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Jones v. Colvin

United States District Court, E.D. Kentucky, Southern Division, Pikeville

September 22, 2014

LINDA JONES, Plaintiff,
v.
CAROLYN W. COLVIN, ACTING COMMISSIONER OF SOCIAL SECURITY, Defendant.

MEMORANDUM OPINION AND ORDER

JOSEPH M. HOOD, Senior District Judge.

This matter is before the Court upon cross-motions for Summary Judgment [DE 10, 11] on Plaintiff's appeal of the Commissioner's denial of her application for disability insurance benefits.[1] On September 20, 2014, Plaintiff filed a response to the Commissioner's motion. [DE 12]. For the reasons discussed below, the Commissioner's motion will be granted and Plaintiff's motion will be denied.

I. Overview of the Process and the Instant Matter

The Administrative Law Judge (ALJ), in determining disability, must conduct a five-step analysis:

1. An individual who is working and engaging in substantial gainful activity is not disabled, regardless of the claimant's medical condition.
2. An individual who is working but does not have a "severe" impairment which significantly limits his physical or mental ability to do basic work activities is not disabled.
3. If an individual is not working and has a severe impairment which "meets the duration requirement and is listed in appendix 1 or is equal to a listed impairment(s)", then he is disabled regardless of other factors.
4. If a decision cannot be reached based on current work activity and medical facts alone, and the claimant has a severe impairment, then the Secretary reviews the claimant's residual functional capacity and the physical and mental demands of the claimant's previous work. If the claimant is able to continue to do this previous work, then he is not disabled.
5. If the claimant cannot do any work he did in the past because of a severe impairment, then the Secretary considers his residual functional capacity, age, education, and past work experience to see if he can do other work. If he cannot, the claimant is disabled.

Preslar v. Sec'y of Health & Human Servs., 14 F.3d 1107, 1110 (6th Cir. 1994) (citing 20 C.F.R. § 404.1520 (1982)). "The burden of proof is on the claimant throughout the first four steps of this process to prove that he is disabled." Id. "If the analysis reaches the fifth step without a finding that the claimant is not disabled, the burden transfers to the Secretary." Id.

The ALJ determined that Mullins had not engaged in substantial gainful activity since June 4, 2010 [Tr. 22]. Considering step two, the ALJ found that Mullins possessed the severe impairments of cirrhosis of the liver and obesity. During step three of the analysis, the ALJ concluded that none of Mullins's impairments or combinations of impairments met the severity listed in 20 C.F.R. pt. 404, subpt. P, app. 1 [Tr. 23]. At step four, the ALJ determined that Mullins had a residual functional capacity (RFC) to perform light work as defined by 20 C.F.R. §§ 404.1567(b). However, Mullins was limited to lifting and carry twenty pounds occasionally and ten pounds frequently; standing or walking six hours in an eight-hour workday; sitting up to six hours in an eight-hour workday; only occasional climbing of stairs or ramps; never climbing ladders, ropes or scaffolds; no more than frequent stooping, kneeling, balancing, or crouching; and occasional crawling. [Tr. 25]. Based on this RFC, the ALJ found that Mullins was able to perform her past relevant work as an apartment manager. [Tr. 27]. Accordingly, he concluded, Mullins was not disabled as defined in the Social Security Act.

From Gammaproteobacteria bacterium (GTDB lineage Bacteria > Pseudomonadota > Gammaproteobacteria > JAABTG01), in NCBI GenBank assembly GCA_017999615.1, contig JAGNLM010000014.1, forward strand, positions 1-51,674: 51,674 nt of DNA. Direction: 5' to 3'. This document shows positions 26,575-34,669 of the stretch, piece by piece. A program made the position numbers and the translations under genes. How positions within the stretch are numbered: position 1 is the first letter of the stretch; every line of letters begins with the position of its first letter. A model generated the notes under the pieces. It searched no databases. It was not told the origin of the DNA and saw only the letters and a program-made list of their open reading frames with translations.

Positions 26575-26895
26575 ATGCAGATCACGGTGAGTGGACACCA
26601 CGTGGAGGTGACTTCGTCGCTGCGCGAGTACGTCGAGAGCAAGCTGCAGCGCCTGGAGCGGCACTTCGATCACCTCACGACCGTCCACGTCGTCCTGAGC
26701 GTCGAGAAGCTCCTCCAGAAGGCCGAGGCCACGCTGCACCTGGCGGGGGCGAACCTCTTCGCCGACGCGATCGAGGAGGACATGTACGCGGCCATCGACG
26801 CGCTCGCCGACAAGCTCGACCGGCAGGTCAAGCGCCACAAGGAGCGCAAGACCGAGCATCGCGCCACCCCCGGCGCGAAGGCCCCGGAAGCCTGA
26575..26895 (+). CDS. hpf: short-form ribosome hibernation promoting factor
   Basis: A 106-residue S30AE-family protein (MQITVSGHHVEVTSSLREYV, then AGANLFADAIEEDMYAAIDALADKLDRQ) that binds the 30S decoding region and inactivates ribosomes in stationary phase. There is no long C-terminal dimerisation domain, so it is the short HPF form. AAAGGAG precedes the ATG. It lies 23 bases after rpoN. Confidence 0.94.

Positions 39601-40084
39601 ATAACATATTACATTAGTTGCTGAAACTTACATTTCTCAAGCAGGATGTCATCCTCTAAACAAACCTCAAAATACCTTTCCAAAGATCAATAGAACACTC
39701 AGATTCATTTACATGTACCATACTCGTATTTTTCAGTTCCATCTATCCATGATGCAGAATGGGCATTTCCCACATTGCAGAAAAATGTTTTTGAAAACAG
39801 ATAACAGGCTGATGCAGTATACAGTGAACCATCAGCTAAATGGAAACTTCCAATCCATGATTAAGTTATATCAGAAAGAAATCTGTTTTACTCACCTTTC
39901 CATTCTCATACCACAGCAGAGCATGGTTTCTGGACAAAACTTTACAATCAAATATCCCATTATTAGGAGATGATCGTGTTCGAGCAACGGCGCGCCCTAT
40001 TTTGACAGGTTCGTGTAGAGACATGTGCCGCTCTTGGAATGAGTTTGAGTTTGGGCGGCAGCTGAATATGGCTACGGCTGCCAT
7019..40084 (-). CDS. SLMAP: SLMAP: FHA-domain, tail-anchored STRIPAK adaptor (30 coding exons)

Plaintiff argues that the Commissioner's decision is not supported by substantial evidence for various reasons. She contends that the ALJ erred by giving controlling weight to his own medical opinion and by relying upon the opinions of nontreating sources, which were not supported by medical evidence. Additionally, she argues that the ALJ erred in failing to consider Mullins's dyspnea and chronic fatigue and did not give good reasons for rejecting the opinions of treating healthcare providers. Finally, she argues that the ALJ was biased against Mullins based on his alleged dislike of the individual who represented Mullins at her hearing.

II. Standard of Review

In reviewing the ALJ's decision to deny disability benefits, the Court may "not try the case de novo, nor resolve conflicts in the evidence, nor decide questions of credibility." Cutlip v. Sec'y of Health & Human Servs., 25 F.3d 284, 286 (6th Cir. 1994) (citations omitted). Instead, judicial review of the ALJ's decision is limited to an inquiry into whether the ALJ's findings were supported by substantial evidence, 42 U.S.C. § 405(g); Foster v. Halter, 279 F.3d 348, 353 (6th Cir. 2001) (citations omitted), and whether the ALJ employed the proper legal standards in reaching his conclusion. See Landsaw v. Sec'y of Health & Human Servs., 803 F.2d 211, 213 (6th Cir. 1986). "Substantial evidence is more than a scintilla of ...


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